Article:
Iron Compounds in the Body

Iron is a vital component of every living thing. Bothwell et al. (1958) estimated that a 70 kilogram adult human has a whole body iron concentration of 60 to 70 parts per million. The concentration in the pig at birth is approximately 20 to 30 parts per million (Venn et al., 1947). Of this concentration in the newborn pig, 47% is associated with blood, 1.6% is in the spleen, 15% is in liver and the remaining 44% is found in body tissues (Thoren-Tolling, 1975). Following the neonatal period around 80% of the iron in the pig is associated with hemoglobin (National Research Council, 1979). The majority of body iron is bound to proteins as heme complexes or nonheme complexes. The most common heme complexes are hemoglobin and myoglobin, while common nonheme complexes consist of two storage forms, ferritin and hemosiderin, and one transport form, transferrin.

Hemoglobin (Hb) has a molecular weight of 68,000 and consists of four atoms of iron. Hemoglobin is a tetramer consisting of four globin moieties each containing a heme unit bound loosely by noncovalent bonding of iron and the imidazole nitrogen of a histidine residue in each protein chain. The function of hemoglobin is in the transfer of oxygen from the lung to the tissues. Hemoglobin is found in the erythrocytes and makes up roughly 90% of the protein found in those cells (Davies, 1961). In a review, Zimmerman (1980) stated that hemoglobin accounts for 30% of erythrocyte weight. Hemoglobin synthesis, known as hematopoiesis, is carried on in the bone marrow. The average life span of an erythrocyte in swine is 70 days (Bush et al., 1955; Talbot and Swenson, 1963; Jensen et al., 1956; Withrow and Bell, 1969).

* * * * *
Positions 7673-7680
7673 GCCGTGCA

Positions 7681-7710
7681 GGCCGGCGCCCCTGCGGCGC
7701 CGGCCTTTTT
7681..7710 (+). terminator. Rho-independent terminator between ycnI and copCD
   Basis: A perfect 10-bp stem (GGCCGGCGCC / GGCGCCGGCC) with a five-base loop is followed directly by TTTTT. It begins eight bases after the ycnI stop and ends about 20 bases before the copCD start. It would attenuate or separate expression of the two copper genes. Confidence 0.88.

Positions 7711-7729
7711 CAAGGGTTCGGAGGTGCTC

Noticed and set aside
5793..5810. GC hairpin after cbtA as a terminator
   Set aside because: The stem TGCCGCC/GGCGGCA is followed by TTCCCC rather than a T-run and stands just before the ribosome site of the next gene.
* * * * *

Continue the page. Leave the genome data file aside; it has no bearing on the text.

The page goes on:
Myoglobin differs form hemoglobin in that it contains only one heme group. The molecular weight of myoglobin is 17,000. Myoglobin constitutes only 3 to 7% of total body iron while hemoglobin accounts for about 60% (Hahn et al., 1943). Myoglobin has a much higher affinity for oxygen than that of hemoglobin, this allows for transfer of oxygen from oxyhemoglobin to muscle cells (Fruton and Simmonds, 1958).

Ferritin is a nonneme protein and a primary storage form of body iron that can contain up to 20% iron. The iron contained in ferritin is in the form of ferric oxyhydroxide (Munro, 1977). Ferritin can be found in all tissues of the body, however it is in high concentrations in the liver, spleen, intestinal mucosa and the bone marrow.

Hemosiderin is also a nonheme protein and like ferritin is a storage form of body iron. The iron content of hemosiderin can reach 35% primarily as ferric hydroxide (Shoden and Sturgeon, 1961). Hemosiderin is thought to be produced in times of iron overload.